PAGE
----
Over 1,000 members of the Steelworkers (formerly Flint
Glass Workers) lost their jobs. Corning sold its tube
making equipment to a Chinese manufacturer.
The demise of Thomson’s U.S.
interests leaves only four producers of TV tubes in
the United States—Matsushita-Toshiba (MT) with
plants in Troy, Ohio, and Horseheads, New York; Sony
in New Stanton, Pennsylvania; Techneglas Inc. in Columbus,
Ohio, Pittston, Pennsylvania, and Perrysburg, Ohio,
and Hitachi in Greenville, South Carolina.
Randy Congrove performing Lock Out
Tag Out prior to performing maintenance
on a stud insertion machine.
The Sony facility produces glass
for its own needs, leaving Techneglas as the only outside
TV glass supplier remaining in the U.S. Formerly, a
partnership between Owens-Illinois and Nippon (Japan),
Techneglas is now a fully owned subsidiary of Nippon.
Bruce Smith, an official of the GMP Union that represents
workers at two Techneglas facilities, says: "The
company wants concessions on wages and health insurance.
We are looking over their books. We’ve already
faced considerable downsizing. The Columbus plant had
1,000 workers two years ago; only 350 are left. There’s
a market for our product. People who buy plasma TVs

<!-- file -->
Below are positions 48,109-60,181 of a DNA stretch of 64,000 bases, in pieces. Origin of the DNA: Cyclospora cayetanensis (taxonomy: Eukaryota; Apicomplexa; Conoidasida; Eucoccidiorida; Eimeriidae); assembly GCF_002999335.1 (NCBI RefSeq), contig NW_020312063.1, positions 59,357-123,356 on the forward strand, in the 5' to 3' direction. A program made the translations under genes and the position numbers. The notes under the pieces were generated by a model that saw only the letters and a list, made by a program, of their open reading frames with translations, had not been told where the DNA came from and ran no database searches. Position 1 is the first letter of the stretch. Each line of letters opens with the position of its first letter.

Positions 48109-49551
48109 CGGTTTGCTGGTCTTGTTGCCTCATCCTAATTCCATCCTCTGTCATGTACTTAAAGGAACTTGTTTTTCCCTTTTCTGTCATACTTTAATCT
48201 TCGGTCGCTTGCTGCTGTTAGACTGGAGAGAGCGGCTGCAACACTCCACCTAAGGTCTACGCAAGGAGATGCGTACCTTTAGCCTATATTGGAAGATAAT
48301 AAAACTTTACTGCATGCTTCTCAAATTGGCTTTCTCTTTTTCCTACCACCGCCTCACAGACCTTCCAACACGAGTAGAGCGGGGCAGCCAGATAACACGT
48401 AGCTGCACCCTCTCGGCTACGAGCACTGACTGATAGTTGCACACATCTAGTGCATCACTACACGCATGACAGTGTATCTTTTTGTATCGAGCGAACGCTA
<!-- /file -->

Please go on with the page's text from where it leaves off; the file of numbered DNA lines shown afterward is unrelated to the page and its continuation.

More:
will still buy cheaper TV’s for other rooms in
their homes, but Techneglas is still crying about foreign
Meanwhile, in Marion and Circleville,
the newspapers are featuring reports on the effect of
the Thomson loss on local budgets. The Marion Chronicle
Tribune reports that the loss of $1.3 million in property
taxes [from Thomson] is "just hanging out there,
an albatross that could force government to either reduce
services or jack up the property tax rates to make up
for the loss of income." Several Marion-area manufacturing
plants including GenCorp, Essex Wire, Ball-Foster and
SCM Paper were closed prior to the Thomson announcement.
The Circleville Herald reports that the city stands
to lose $278,000 in income taxes from former Thomson
workers, constituting 18 percent of the city’s
total tax revenues. The Thomson closing deprives the
town of $450,000 in water revenue, 31 percent of the
total. The public safety budget, general and capital
improvement funds are also facing cuts.
Steve Rowland, business manager
of Local 1160 in Marion, says: "These devastating
shutdowns are all about trade policy. I hope people
are aware that, with an election coming up, they need
to get registered to vote Mr. Bush out and get someone
in who will look out for American workers." Judy
Johnson agrees. She says: "We have to talk about
repealing NAFTA and other trade deals. We need to keep
good manufacturing jobs here in the U.S."